Maritime Alps French: Alpes maritimes, Italian: Alpi Marittime RangeMaritime Alps Countries France, Italy Part of Alps Borders on Ligurian Alps, Cottian Alps Highest point Monte Argentera - elevation 3,297 m (10,817 ft) - coordinates
The Maritime Alps are a mountain range in the southwestern part of the Alps. They form the border between the French département Alpes-Maritimes and the Italian province of Cuneo. The Col de Tende separates them from the Ligurian Alps; the Maddalena Pass separates them from the Cottian Alps. The Mercantour National Park is part of the Maritime Alps.
The Maritime Alps are drained by the rivers Roya, Var and Verdon and their tributaries on the French side; by the Stura di Demonte and other tributaries of the Tanaro and Po on the Italian side. There are many attractive perched villages, such as Belvédère at the entrance to the spectacular Gordolasque valley, some concealing unexpected architectural riches (for example in the south there are numerous churches decorated with murals and altar pieces by primitive Niçois painters).
The chief peaks of the Maritime Alps are:
Name Elevation Monte Argentera 3297 m Monte Stella 3262 m Cime du Gélas 3135 m Cima di Masta 3108 m Monte Matto 3097 m Mont Pelat 3053 m Mont Clapier 3046 m Mont Ténibre 3032 m Cime de l'Enchastraye 2955 m Mont Bégo 2872 m Mont Mounier 2818 m Roche de l'Abisse 2755 m
The chief passes of the Maritime Alps are:
Name Location Type Elevation Col de la Bonette Tinée Valley to Barcelonnette Road, minor loop off Col de Restefond 2802 Col de Restefond Col de la Bonette to Barcelonnette Road 2680 Bassa di Druos Tinée Valley to Terme di Valdieri Bridle path 2630 Colle di Ciriegia Saint-Martin-Vésubie to Terme di Valdieri Bridle path 2551 Col des Granges Communes Saint-Étienne-de-Tinée to Barcelonnette Bridle path 2512 Col de Pourriac Tinee Valley to Argentera Foot path 2506 Colle di Guercia Tinee Valley to Vinadio Foot path 2451 Col de la Lombarde Isola to Vinadio Road 2350 Col de la Cayolle Var River valley to Barcelonnette Road 2327 Col du Sabion Tende to Valdieri Bridle path 2264 Col d'Allos Verdon River valley to Barcelonnette Road 2250 Maddalena Pass Barcelonnette to Cuneo Road 1995 Col de Tende Tende to Cuneo Road, road tunnel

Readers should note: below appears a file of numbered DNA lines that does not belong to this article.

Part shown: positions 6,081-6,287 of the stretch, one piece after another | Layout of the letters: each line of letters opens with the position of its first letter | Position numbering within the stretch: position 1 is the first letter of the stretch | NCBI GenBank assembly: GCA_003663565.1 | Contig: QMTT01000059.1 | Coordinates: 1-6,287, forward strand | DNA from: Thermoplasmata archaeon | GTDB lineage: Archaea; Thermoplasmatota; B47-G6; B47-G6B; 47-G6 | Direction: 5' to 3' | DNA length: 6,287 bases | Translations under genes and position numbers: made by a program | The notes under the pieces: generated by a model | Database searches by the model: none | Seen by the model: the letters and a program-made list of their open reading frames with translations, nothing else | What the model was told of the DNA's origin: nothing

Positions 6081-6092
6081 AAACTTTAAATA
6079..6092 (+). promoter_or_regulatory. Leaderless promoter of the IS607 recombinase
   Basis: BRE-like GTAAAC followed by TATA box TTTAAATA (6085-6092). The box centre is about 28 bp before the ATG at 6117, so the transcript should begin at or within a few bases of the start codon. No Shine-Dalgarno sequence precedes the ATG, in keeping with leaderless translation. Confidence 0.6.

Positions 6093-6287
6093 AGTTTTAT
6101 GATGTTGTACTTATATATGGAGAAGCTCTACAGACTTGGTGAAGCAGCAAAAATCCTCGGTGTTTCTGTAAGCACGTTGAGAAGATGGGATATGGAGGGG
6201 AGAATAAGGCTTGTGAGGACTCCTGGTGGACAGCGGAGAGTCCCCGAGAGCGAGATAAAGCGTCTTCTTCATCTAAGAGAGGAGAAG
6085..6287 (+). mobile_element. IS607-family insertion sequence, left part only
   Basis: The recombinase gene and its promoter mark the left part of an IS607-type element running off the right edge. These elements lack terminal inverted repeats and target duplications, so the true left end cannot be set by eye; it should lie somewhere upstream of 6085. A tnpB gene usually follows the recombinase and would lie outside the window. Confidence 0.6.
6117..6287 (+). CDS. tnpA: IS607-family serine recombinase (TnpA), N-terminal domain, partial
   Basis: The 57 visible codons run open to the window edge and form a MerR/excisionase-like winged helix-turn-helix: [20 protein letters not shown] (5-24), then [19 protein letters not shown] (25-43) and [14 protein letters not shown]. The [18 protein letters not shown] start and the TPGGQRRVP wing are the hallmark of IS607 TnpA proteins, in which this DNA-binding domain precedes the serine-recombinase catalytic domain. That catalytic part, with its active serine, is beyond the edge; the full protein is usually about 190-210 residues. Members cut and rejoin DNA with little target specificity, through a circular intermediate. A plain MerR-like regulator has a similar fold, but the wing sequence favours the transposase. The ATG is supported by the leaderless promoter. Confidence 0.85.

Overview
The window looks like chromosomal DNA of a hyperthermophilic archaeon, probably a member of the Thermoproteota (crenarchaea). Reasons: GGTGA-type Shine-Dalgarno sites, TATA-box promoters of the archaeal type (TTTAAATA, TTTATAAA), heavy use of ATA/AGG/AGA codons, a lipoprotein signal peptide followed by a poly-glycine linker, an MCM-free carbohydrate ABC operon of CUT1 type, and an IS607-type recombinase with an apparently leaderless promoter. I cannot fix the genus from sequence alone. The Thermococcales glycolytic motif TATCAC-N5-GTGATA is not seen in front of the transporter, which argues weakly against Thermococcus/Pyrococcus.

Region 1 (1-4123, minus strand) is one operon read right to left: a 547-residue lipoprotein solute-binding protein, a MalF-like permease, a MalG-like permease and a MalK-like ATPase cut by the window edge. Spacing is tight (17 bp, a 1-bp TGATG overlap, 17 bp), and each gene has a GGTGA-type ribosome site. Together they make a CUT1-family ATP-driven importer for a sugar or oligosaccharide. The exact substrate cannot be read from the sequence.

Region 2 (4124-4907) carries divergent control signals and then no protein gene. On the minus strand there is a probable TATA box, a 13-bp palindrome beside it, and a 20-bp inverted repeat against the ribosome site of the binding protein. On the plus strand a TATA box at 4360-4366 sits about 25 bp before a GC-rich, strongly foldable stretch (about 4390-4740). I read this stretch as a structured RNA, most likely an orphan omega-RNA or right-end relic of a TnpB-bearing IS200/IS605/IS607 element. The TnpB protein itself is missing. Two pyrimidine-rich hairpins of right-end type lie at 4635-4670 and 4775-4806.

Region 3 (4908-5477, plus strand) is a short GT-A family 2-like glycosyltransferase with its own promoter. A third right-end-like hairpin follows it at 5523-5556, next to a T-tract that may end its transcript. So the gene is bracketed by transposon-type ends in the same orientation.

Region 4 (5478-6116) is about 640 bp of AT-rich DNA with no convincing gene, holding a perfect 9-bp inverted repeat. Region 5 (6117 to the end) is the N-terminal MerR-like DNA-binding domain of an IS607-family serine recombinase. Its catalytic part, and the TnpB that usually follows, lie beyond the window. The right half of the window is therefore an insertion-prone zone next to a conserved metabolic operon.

1873 Col de Turini Vésubie river valley to Sospel Road 1607
- This article incorporates text from a publication now in the public domain: Chisholm, Hugh, ed (1911). Encyclopædia Britannica (11th ed.). Cambridge University Press.
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Look at other dictionaries:
Maritime Alps — S division of the W Alps, along the French Italian border: highest peak, 10,817 ft (3,297 m) … English World dictionary
Maritime Alps — a range of the Alps in SE France and NW Italy. * * * ▪ mountains, Europe Italian Alpi Marittime, French Alpes Maritimes segment of the Western Alps extending in an arc along the French–Italian border for 120 mi (190 km) between two… … Universalium
Maritime Alps — Mar′itime Alps′ n. geg a range of the Alps in SE France and NW Italy … From formal English to slang
Maritime Alps — /mærətaɪm ˈælps/ (say maruhtuym alps) noun a range of the Alps in south eastern France and north western Italy. Highest peak, Argentera, 3316 m … Australian English dictionary
Maritime Alps — geographical name section of the W Alps SE France & NW Italy extending to the Mediterranean; highest point Punta Argentera 10,817 feet (3297 meters) … New Collegiate Dictionary
Maritime Alps — noun A part of the Alps between France and Italy … Wiktionary
Maritime Alps — a range of the Alps in SE France and NW Italy … Useful english dictionary
Alps — /alps/, n. (used with a pl. v.) a mountain range in S Europe, extending from France through Switzerland and Italy into Austria, Slovenia, and Croatia. Highest peak, Mont Blanc, 15,781 ft. (4810 m). * * * I Mountain system, south central Europe.… … Universalium
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Alps, French — Forming an arc of 1,200 kilometers from the Gulf of Genoa to the Danube River at Vienna, the Alps are the highest and most densely settled mountain chain of Europe. Structurally, the alpine mountain system is divided into the western and… … France. A reference guide from Renaissance to the Present